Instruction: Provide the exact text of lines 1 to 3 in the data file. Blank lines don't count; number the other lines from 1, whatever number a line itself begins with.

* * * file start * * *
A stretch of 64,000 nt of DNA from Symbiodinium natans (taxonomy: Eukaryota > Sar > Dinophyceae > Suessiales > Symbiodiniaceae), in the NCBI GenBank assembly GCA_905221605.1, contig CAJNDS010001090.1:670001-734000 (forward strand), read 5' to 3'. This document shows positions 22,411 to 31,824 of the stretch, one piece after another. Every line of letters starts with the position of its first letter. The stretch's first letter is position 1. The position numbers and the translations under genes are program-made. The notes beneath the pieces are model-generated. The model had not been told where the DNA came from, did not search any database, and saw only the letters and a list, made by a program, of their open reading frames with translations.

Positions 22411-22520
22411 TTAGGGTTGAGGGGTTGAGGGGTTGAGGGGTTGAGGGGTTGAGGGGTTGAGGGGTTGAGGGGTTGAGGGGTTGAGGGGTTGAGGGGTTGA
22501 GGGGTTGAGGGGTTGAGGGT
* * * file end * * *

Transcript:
A stretch of 64,000 nt of DNA from Symbiodinium natans (taxonomy: Eukaryota > Sar > Dinophyceae > Suessiales > Symbiodiniaceae), in the NCBI GenBank assembly GCA_905221605.1, contig CAJNDS010001090.1:670001-734000 (forward strand), read 5' to 3'. This document shows positions 22,411 to 31,824 of the stretch, one piece after another. Every line of letters starts with the position of its first letter. The stretch's first letter is position 1. The position numbers and the translations under genes are program-made. The notes beneath the pieces are model-generated. The model had not been told where the DNA came from, did not search any database, and saw only the letters and a list, made by a program, of their open reading frames with translations.

Positions 22411-22520
22411 TTAGGGTTGAGGGGTTGAGGGGTTGAGGGGTTGAGGGGTTGAGGGGTTGAGGGGTTGAGGGGTTGAGGGGTTGAGGGGTTGAGGGGTTGA